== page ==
The Museum of Rondanini Pietà is the most recent one among the Castle collections: it was created and opened in 2015 after architect Michele De Lucchi’s project who meant to give the most adequate location to the last famous artwork by Michelangelo, purchased by Comune di Milano in 1952 and kept since 1956 in a niche inside the Scarlioni Hall at Museum of Ancient Art behind a grey sandstone designed by BBPR studio. The present location at Spanish Hospital, originally created as a relief area for ill and wounded soldiers during Spanish regency, was chosen for its 16th century details and original frescoes. In the hall other artworks are shown that make the visitor feel more confident with Michelangelo’s physical appearance, that is a bronze head portrait and two bronze coins featuring his bust.
Given the present context, the Ospedale and the Pietà together favour meditation and contemplation.
Visiting Pietà Rondanini can be at the same time a very interesting and easy experience for persons with intellectual disabilities, since it develops in just one hall, where they’re asked to pay attention to just one artwork.
From the Arms Courtyard you enter a large, well-lit hall, with shaded windows and a diffuse lighting system that prevents dark corners. There are benches facing the Pietà, the only focus point there.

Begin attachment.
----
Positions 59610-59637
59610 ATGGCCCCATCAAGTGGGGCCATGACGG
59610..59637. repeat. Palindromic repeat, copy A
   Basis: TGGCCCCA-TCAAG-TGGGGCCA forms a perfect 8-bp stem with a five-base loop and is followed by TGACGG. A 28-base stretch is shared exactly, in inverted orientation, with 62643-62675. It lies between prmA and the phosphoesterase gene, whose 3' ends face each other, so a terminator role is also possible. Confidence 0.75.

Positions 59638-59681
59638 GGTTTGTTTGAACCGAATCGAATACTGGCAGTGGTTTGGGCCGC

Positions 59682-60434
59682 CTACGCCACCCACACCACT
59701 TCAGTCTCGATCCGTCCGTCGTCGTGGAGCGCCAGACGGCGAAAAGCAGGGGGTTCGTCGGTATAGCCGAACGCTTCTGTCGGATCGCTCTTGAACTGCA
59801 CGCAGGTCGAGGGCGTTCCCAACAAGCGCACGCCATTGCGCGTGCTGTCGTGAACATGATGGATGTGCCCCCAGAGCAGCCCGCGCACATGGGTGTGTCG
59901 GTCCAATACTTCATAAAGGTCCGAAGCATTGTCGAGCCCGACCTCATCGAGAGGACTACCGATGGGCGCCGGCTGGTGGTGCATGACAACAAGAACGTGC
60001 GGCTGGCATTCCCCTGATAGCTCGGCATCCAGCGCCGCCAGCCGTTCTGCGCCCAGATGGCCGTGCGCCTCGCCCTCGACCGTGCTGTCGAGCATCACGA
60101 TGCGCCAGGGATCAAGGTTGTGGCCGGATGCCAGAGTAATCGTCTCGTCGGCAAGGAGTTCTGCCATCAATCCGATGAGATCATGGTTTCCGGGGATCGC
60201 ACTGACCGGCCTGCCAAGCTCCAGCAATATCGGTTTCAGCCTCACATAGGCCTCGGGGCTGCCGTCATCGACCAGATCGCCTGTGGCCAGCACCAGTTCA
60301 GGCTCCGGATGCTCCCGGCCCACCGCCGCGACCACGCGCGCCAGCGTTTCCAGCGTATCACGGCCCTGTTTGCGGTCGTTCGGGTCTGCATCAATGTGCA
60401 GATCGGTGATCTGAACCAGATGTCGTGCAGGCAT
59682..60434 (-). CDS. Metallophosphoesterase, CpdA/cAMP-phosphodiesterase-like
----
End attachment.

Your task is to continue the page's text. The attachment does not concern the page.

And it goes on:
The only warnings for visitors are related to sensory aspects: this Hospital wing of the Castle is located over the underground line, which means that from time to time its noise can be perceived together with background religious music in the hall itself. Artificial lights are focused on Michelangelo’s statue, recently restored and whose details are clearly defined and visible notwithstanding its un-finished nature. The central setting allows visitors to walk around the statue to grasp every single detail. The only condition that might change is the number of visitors, being the statue a very famous artwork, isolated from the other museums in the Castle. In some opening times you might find many people queuing at the ticket office.
The Museo per tutti guide, with its special section on Pietà, gives the visitors with intellectual disabilities the opportunity to approach a majestic piece of art history on an accessibility and inclusion basis, as all masterpieces should be guaranteed to be given.